Touch was as popular at CES 2013 as ever before. Wandering the floor of the South Hall where most hardware companies set up shop, we ran into a slew of touch tables, touch displays, and touch PCs – though few appeared to be anything strikingly new.
However, one company named MultiTouch stood out from the crowd. Other companies no doubt envy MultiTouch for having the foresight to capture such a recognizable moniker, but the company’s name is more than just hype – it’s also its killer feature. Unlike most touchscreens that can only handle 10-point touch, the company’s displays allow for unlimited touch points.
Yes, that’s right; unlimited, as in infinite. We had the chance to take a look at the technology at MultiTouch’s booth, which featured a large wall made up of six separate 55-inch MultiTaction touchscreen displays. A multitude of enraptured onlookers attacked it with swipes, waggles, and prods; and no matter the number of people with hands on the screen, each poke was promptly detected.
Rather than using capacitive touch, which is found in smartphones and computers, MultiTaction relies on optical technology. It shoots infrared light through the display panel and looks for reflections. The intensity of reflected light can tell the display if someone – or something – is touching it.
MultiTaction can detect human hands and inanimate objects with equal ease. It can even detect high-contrast details printed on an object. MultiTouch demonstrated this with blocks slapped with black-and-white diagrams that could be used to modify sound. The blocks let users turn sound effects on or off by placing them on or removing them from the display, which detected these objects accurately and instantly. It could even detect when an object was rotated on the display’s surface.
All of this movement can be tracked with a custom backend that lets the owner of the displays see how they’re being used in real-time. This could be useful for store owners wanting to see what products their shoppers are interested in, as well in the educational sector, to be able to monitor how students are interacting with the display.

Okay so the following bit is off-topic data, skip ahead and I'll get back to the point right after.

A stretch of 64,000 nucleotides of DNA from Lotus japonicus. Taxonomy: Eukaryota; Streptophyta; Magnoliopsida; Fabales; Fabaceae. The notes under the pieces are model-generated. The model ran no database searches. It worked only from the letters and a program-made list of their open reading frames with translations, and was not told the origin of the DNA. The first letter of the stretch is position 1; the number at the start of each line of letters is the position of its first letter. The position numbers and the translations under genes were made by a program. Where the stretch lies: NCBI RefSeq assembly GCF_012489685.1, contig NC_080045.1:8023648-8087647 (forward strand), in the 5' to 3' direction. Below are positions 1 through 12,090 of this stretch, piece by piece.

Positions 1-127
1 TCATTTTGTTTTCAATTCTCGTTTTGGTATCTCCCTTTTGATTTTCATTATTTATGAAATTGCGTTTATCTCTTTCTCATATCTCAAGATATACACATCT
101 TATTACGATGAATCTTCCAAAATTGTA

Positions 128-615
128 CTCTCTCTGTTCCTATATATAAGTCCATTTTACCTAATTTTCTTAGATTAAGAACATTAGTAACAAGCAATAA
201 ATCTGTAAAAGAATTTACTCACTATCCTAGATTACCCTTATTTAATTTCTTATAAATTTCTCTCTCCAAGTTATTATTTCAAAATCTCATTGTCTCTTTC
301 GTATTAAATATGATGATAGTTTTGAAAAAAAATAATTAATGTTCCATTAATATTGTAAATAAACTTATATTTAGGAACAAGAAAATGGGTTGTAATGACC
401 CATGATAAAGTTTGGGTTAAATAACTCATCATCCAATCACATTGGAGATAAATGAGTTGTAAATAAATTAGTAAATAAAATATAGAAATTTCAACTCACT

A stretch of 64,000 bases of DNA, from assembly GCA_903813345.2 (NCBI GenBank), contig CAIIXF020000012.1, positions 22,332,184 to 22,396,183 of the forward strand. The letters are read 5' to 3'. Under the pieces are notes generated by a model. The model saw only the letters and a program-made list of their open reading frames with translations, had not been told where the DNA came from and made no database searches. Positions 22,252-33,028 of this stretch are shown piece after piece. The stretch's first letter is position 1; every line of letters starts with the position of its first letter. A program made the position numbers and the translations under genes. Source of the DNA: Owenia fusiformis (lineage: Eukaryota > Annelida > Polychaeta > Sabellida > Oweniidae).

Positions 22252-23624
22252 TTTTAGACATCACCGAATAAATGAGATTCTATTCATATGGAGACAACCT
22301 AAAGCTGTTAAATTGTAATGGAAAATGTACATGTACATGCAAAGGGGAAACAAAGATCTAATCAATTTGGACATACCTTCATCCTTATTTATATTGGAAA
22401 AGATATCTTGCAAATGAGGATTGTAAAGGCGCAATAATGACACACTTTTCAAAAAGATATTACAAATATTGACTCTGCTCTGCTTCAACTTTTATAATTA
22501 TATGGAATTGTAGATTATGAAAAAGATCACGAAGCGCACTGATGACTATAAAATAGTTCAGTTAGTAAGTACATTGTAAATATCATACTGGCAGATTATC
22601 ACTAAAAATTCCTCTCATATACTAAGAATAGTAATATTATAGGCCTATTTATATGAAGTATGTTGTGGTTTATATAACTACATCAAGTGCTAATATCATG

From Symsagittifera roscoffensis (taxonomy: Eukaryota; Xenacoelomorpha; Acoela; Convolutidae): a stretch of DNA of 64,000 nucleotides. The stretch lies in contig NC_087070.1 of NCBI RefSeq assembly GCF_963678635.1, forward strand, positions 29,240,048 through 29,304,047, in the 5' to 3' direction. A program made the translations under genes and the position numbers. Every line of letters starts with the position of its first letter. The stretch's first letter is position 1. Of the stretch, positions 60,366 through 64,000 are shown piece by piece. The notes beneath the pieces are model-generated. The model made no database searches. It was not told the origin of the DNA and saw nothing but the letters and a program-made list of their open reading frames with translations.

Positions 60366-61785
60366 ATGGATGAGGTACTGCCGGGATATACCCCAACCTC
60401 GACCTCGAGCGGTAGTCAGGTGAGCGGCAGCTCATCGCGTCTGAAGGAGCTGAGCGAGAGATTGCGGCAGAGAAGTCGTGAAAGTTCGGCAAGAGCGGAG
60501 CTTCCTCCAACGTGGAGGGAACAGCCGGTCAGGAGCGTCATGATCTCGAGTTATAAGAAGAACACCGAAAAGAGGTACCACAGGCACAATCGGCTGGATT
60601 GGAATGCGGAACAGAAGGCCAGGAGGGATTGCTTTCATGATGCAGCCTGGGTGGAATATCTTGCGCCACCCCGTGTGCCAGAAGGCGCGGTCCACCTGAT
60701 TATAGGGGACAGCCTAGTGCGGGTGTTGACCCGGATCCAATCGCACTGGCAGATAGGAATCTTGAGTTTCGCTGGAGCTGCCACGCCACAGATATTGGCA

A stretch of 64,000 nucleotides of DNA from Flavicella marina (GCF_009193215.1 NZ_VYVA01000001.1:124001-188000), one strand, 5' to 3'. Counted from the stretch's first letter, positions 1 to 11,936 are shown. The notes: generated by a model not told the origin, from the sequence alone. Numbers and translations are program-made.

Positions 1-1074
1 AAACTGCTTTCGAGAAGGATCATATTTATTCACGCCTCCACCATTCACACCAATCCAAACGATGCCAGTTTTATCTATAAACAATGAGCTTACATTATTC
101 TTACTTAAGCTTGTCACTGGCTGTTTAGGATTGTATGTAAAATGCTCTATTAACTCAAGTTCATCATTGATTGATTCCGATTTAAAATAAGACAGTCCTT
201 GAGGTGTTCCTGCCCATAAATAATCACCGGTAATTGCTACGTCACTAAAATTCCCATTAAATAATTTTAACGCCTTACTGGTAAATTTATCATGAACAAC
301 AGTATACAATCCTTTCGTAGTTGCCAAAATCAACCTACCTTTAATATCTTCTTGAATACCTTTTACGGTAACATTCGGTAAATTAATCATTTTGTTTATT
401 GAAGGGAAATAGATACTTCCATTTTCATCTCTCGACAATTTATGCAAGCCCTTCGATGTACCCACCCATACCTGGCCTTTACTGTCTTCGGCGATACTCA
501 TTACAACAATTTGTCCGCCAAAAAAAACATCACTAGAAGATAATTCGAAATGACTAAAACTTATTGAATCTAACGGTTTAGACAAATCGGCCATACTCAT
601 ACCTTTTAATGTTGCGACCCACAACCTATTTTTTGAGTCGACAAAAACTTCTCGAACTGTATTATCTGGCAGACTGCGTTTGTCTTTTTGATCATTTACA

Though impressive, MultiTaction isn’t perfect. The technology requires that the displays be about eight inches thick, which is quite fat considering some of the super slim all-in-ones we’ve recently seen. Besides that, it doesn’t work properly in an extremely bright environment. Indoor lighting is fine, however. The other major downfall is that these high-tech displays don’t come cheap. You’ll have to pay $22,450 for the 55-inch model.
That’s a lot of dough, but the high price is acceptable and even expected since MultiTaction is not a consumer product. It’s built for businesses, schools, museums, and other large organizations that may want to create a unique touch-sensitive display unlike anything possible with off-the-shelf technology. And while it might be a while before we’re able to buy an affordable MultiTouch display, we can still dream. We hope technology like this might one day turn a research project like Microsoft’s Holodeck into a device we can enjoy at home.